Socio-Economic Factors Related to Asthma Control in Children

Shannon Cope, Wendy Ungar, Richard Glazier, The Hospital for Sick Children, Toronto, ON

Despite the established effectiveness of inhaled corticosteroids in the prevention of asthma exacerbations, poor control remains common in children with asthma in Canada and has led to unnecessary morbidity and health care costs, especially among low-income, inner-city, and minority families. The objective is to determine the socio-economic predictors of asthma control, as defined by the 2003 Canadian Pediatric Asthma Consensus Guidelines (CPACG), in children. A cross-sectional design was used to analyze data from a completed CIHR-funded study that recruited participants from seven sites in the Greater Toronto Area from 2000 to 2003. The following information was collected on 879 children aged 1 to 18 years with a documented diagnosis of asthma and a prescription for an asthma medication in the previous year: demographics, medical history, medication use, health services use, asthma education, allergen exposures, and health-related quality of life. Multiple linear regression is being used to analyze asthma control (based on six CPACG control parameters, including daytime symptoms, nighttime symptoms, need for β2-agonists, physical activity level, exacerbations, and school absences). Logistic regression on unacceptable asthma control is also being conducted. The impact of the following factors is being investigated using stepwise backward analysis: income adequacy, drug plan, parent education, parent employment, ethnicity, parent immigration, language, parent marital status, and physical environment characteristics. These analyses are being adjusted for demographic, community, need, and health care use factors. The relative importance of the control parameters is also being explored using linear regression models. Three levels of asthma control (acceptable, poor, and unacceptable) are being compared with the level of HRQL using a weighted kappa statistic. Results indicate that only 3.1% of patients met the requirements for acceptable control by satisfying all six parameters. Among remaining patients, 19.5% satisfied five parameters, 22.2% satisfied four parameters, and 55.2% satisfied three or fewer parameters.

The Risk of Peanut Allergy in Siblings of Peanut-Allergic Children

S. Huq, J.J. Liem, J.L.P. Protudjer, A.L. Kozyrskyj, A.B. Becker

Rationale: Parents are frequently concerned about development of peanut allergy in younger siblings of a peanut-allergic child. We sought to determine the risk of peanut allergy in these children. Methods: In 2005-2006, a survey was sent to 441 households of children born in 1995 in Manitoba (as part of the SAGE project). Parents were asked whether their 10-year-old child (index child) had any recognized food allergies and were asked to list siblings and any possible food allergies that they may have. Skin-prick tests ± RASTs were performed on the index children. The likelihood (odds ratio [OR]) of peanut allergy in siblings of peanut-allergic children versus non-peanut-allergic children was determined. Results: 370 of 441 (83.9%) of the surveys were completed (urban, rural, and First Nations communities). Twenty-nine (7.8%) children were peanut allergic (physician diagnosis ± skin-prick test/RAST/oral challenge). Five children were sensitized but not allergic to peanut. Nine children did not have siblings. There were 43, 9, and 568 siblings of peanut-allergic, peanut-sensitized but not allergic, and non-peanut-allergic children, respectively. The number of siblings with peanut allergy was 13 (2.1% of total siblings. The risk of a sibling of a peanut-allergic sibling was increased (n = 4, 9.3%) compared with siblings (n = 9, 1.6%) of a non-peanut-allergic child (OR = 6.37, 95% CI = 1.88-21.62). Conclusions: Children are more likely to be allergic to peanut if they have a peanut-allergic sibling. Clinicians must be aware of this risk and consider testing of younger siblings before peanut is introduced to the diet.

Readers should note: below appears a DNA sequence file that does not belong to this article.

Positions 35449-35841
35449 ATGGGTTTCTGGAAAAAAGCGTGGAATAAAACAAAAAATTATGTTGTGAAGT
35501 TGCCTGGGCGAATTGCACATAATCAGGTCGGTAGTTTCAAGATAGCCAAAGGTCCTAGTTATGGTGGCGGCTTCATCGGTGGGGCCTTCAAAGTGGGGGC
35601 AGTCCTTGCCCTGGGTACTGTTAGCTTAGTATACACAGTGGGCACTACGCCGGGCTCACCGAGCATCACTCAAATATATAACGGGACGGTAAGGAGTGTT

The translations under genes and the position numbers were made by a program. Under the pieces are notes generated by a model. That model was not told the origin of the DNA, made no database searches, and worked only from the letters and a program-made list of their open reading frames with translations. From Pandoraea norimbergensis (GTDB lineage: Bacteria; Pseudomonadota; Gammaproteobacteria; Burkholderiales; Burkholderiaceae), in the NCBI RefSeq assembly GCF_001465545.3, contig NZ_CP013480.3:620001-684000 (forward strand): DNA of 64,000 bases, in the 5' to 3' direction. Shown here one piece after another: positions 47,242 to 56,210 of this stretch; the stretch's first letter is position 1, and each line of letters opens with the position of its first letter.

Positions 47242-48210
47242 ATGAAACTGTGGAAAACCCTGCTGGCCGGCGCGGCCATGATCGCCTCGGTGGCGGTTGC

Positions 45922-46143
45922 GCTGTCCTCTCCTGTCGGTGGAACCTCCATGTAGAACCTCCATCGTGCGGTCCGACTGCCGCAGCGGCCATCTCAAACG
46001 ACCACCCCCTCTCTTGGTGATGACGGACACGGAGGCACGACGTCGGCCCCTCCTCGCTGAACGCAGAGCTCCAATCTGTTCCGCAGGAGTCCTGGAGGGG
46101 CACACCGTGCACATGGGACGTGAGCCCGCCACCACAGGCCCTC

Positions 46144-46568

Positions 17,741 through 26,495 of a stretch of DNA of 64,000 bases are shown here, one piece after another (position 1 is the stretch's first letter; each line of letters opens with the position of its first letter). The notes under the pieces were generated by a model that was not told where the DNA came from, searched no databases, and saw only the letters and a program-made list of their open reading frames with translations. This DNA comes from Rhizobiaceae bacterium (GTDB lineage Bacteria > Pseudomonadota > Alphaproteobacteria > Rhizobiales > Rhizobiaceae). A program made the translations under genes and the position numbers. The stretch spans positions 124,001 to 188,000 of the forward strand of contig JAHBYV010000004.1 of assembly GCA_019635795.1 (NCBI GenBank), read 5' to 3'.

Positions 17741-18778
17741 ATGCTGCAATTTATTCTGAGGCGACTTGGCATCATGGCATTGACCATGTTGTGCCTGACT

Seasonal Variation in Onset of Urticaria

D.A. Fischer, Barrie, ON, University of Western Ontario, London, ON

Introduction: Although most episodes of urticaria are thought to be from an immune response to the presence of a virus, many physicians still inform their patients that there is an eventually identifiable cause. We present data on onset of urticaria related to the seasons involved to identify whether there is a pattern that mimics viral infections versus random allocation. Methods: All urticaria patients in an office-based practice over 1 year were asked during which month their urticaria started. Results were based on a November 2004 to February 2006 survey. Patients were included starting in January 2004, but because of increased waiting-list time data from early 2006 were also included, adjusted to reflect increased wait times in late 2005. Results: 198 consecutive cases of idiopathic urticaria of at least 3 days' duration were assessed. Patients with subsequent chronic urticaria were also included. The data were divided into tertiles: 75 (38%) presented in first tertile (Jan-Apr), 35 (18%) in the second tertile (May-Aug), and 88 (44%) in the third tertile (Sept-Dec). The most active months were March (26) and November (32). The least active were May (6) and July (9). Conclusions: Urticaria of "unknown origin" are often felt to be immunologic responses to viruses, but viral serology is too unreliable to prove this. This study shows that patients present with urticaria with seasonal differences that reflect when viruses are more like to be involved (first and third tertiles). The number of cases was much worse in March and November and much improved in May and July, also suggesting a viral pattern and not random onset.